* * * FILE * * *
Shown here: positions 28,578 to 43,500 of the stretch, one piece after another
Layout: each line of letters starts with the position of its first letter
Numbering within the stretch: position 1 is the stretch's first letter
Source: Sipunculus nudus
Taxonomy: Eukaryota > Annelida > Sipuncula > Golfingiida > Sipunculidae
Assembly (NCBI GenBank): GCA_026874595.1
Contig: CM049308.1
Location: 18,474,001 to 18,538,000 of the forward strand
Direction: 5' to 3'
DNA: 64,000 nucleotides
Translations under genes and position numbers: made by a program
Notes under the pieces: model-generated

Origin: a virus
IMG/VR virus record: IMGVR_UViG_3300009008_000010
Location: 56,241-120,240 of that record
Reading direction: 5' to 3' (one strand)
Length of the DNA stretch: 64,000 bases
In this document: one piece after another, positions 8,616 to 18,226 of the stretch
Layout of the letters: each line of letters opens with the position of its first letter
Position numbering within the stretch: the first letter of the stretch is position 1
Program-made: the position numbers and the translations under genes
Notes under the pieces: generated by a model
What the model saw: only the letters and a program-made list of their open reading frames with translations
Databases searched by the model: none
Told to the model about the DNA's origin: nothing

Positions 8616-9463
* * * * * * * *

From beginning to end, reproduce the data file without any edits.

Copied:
Shown here: positions 28,578 to 43,500 of the stretch, one piece after another
Layout: each line of letters starts with the position of its first letter
Numbering within the stretch: position 1 is the stretch's first letter
Source: Sipunculus nudus
Taxonomy: Eukaryota > Annelida > Sipuncula > Golfingiida > Sipunculidae
Assembly (NCBI GenBank): GCA_026874595.1
Contig: CM049308.1
Location: 18,474,001 to 18,538,000 of the forward strand
Direction: 5' to 3'
DNA: 64,000 nucleotides
Translations under genes and position numbers: made by a program
Notes under the pieces: model-generated

Origin: a virus
IMG/VR virus record: IMGVR_UViG_3300009008_000010
Location: 56,241-120,240 of that record
Reading direction: 5' to 3' (one strand)
Length of the DNA stretch: 64,000 bases
In this document: one piece after another, positions 8,616 to 18,226 of the stretch
Layout of the letters: each line of letters opens with the position of its first letter
Position numbering within the stretch: the first letter of the stretch is position 1
Program-made: the position numbers and the translations under genes
Notes under the pieces: generated by a model
What the model saw: only the letters and a program-made list of their open reading frames with translations
Databases searched by the model: none
Told to the model about the DNA's origin: nothing

Positions 8616-9463